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Saturday, March 28, 2020

Asking Jesus for Help

"Martha said to him, 'I know my brother will rise, in the resurrection on the last day.' Jesus told her, 'I am the resurrection and the life; whoever believes in me, even if he dies, will live, and anyone who lives and believes in me will never die. Do you believe this.'" Jn 11:26

Because she is sometimes sneered at for complaining that her sister Mary is not helping prepare a meal for Jesus, Martha can be easily dismissed as a second class saint, but she deserves our praise and admiration. Because she is straightforward with Jesus, Martha helps free us from treating the Lord like a plastic amulet whose only purpose is to protect us from harm. Honest and direct, Martha reminds us not to be afraid of the Lord, but to pour out our hearts to him like we would to a treasured friend.

In responding to Martha, Jesus teaches his disciples and all those who were following him that he is their hope and their life, and that through him all will be raised up on the last day. For those who accept this message and acknowledge Jesus as Lord and Savior, Jesus' promise is the foundation of our faith. As Paul reminds us, "If Christ has not been raised, our preaching is useless and so is your faith." (1 Cor 15:14)

Today, ask Jesus to help you better understand his message of salvation.



Are you able to question and challenge the Lord without fear?

Friday, March 27, 2020

Being Open to God's Voice

"So the guards went to the chief priests and Pharisees, who asked them, 'Why did you not bring him?
The guards answered, 'Never before has anyone spoken like this man.'" Jn 7 45-46

There should be little doubt that the Jewish authorities were not worried about Jesus at the beginning of his ministry. False prophets and healers were a dime a dozen and it was rarely difficult to undermine the authority and power of popular healers by challenging them regarding their knowledge of and commitment to the Torah.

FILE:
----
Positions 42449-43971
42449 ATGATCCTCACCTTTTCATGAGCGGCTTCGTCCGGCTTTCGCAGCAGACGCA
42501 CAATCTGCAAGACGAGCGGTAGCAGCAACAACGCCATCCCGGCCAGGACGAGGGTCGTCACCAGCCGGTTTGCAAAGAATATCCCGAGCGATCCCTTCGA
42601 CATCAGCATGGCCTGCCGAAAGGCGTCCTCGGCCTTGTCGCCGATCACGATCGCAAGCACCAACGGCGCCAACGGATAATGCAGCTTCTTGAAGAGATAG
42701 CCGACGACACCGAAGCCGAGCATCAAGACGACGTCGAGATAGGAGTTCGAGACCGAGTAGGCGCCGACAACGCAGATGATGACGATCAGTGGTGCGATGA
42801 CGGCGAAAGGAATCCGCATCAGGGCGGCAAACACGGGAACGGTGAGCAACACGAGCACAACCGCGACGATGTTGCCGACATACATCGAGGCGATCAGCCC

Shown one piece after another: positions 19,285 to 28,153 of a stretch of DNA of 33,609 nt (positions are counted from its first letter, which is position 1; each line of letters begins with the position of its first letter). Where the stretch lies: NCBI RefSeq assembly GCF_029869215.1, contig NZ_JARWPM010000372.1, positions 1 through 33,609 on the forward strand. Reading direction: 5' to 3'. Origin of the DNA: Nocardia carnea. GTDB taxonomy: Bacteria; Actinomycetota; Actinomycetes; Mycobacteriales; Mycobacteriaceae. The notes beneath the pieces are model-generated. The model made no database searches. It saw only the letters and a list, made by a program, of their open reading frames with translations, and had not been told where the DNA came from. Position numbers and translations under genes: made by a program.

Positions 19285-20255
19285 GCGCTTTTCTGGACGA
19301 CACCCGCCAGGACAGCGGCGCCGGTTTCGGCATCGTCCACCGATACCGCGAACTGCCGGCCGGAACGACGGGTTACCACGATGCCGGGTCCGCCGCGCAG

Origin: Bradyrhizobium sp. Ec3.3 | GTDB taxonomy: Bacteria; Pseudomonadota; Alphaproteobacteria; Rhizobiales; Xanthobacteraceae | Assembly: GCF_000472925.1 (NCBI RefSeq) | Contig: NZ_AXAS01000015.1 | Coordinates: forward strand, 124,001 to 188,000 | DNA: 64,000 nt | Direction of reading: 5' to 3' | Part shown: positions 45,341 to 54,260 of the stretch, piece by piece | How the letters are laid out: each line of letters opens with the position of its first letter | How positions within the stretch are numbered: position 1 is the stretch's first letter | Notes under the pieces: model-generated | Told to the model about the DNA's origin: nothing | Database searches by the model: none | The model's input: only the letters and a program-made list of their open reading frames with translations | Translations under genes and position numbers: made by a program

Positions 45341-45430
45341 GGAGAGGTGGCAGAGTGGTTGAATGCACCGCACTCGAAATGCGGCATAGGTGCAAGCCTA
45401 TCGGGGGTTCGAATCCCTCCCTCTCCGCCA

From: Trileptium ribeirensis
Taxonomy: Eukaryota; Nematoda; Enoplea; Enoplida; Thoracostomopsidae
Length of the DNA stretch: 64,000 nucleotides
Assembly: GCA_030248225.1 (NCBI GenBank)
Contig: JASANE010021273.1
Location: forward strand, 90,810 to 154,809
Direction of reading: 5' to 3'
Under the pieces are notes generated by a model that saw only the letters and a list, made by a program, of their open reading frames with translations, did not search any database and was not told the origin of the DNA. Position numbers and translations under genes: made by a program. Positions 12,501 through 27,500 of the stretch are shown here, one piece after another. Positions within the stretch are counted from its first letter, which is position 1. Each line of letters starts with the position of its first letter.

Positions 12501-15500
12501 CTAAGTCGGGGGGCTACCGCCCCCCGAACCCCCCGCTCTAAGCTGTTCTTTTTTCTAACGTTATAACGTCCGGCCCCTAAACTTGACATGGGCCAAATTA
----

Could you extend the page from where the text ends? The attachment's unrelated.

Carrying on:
Jesus was different. Not only did he know the Law, he lived its spirit in challenging ways, and a reading of the New Testament demonstrates this convincingly. Jesus was not trying to undermine the authority of the Jewish leaders, but wanted them to reform their lives, put aside their fear of the Roman authorities, and see in him God's presence and power. Only when the Jewish leaders refused to acknowledge their own sins and dismiss the voice of everyday people did Jesus condemn them and call them "whitened sepulchers." (Mt 23:27)

Today, let yourself be amazed at the healing power of the Lord.



Does the Gospel continue you challenge you to transformation?

Thursday, March 26, 2020

Suffering for the Truth

"His hour had not yet come." Jn 7:30

For most of us, thank God, life makes sense most of the time. We are blessed with homes, friends, food and family. We have resources upon which we can call when we are in trouble or sick. We know, even if we do not always appreciate it, that we are not alone.

Learning to accept and even be grateful for life as it comes to us, no matter the suffering it brings, is one of the hardest lessons we learn. We push back, avoid, deny and wrestle with the dark turns that life brings us. Archbishop Oscar Romero knew that if he continued to speak on behalf of the poor he would likely be murdered, but he could not and chose not to avoid this awful burden. That he gave his life for the gospel continues to uplift all, but especially those who work among and with the poor. Suffering is not good in itself, but suffering for the sake of the truth and the voiceless is sanctity.

Today, accept whatever comes to you with gratitude.

Have you known anyone who gave their life for the sake of others?

Wednesday, March 25, 2020

God and Moses

"Moses implored the LORD, his God, saying, “Why, O LORD, should your wrath blaze up against your own people, whom you brought out of the land of Egypt with such great power and with so strong a hand?" Ex 32:11

Moses' intimacy with God amazes us. Never afraid to negotiate with God, even and especially when the Jews turn away from God after being freed from the oppression of the Egyptians, Moses keeps reminding God of his promises to never abandon his people. Sure of God's mercy, Moses challenges God to act with compassion even when the Jews build a molten calf and worship it. Remarkably, despite the idolatry of the Jewish people, God listens.

The listening God we encounter in the scripture is anxious for us to repent and renew ourselves, and as Moses demonstrates, seems only too ready to respond when we ask for help. Like the Forgiving Father in the Gospel (Lk 15: 11-32), God rushes out to meet us at the first sign of our guilt and sorrow. More, God cannot do enough for us when we repent. God puts cloaks around our cold shoulders, rings on our broken fingers, and sandals of our battered feet to demonstrate how gratified he is to embrace us and welcome us home.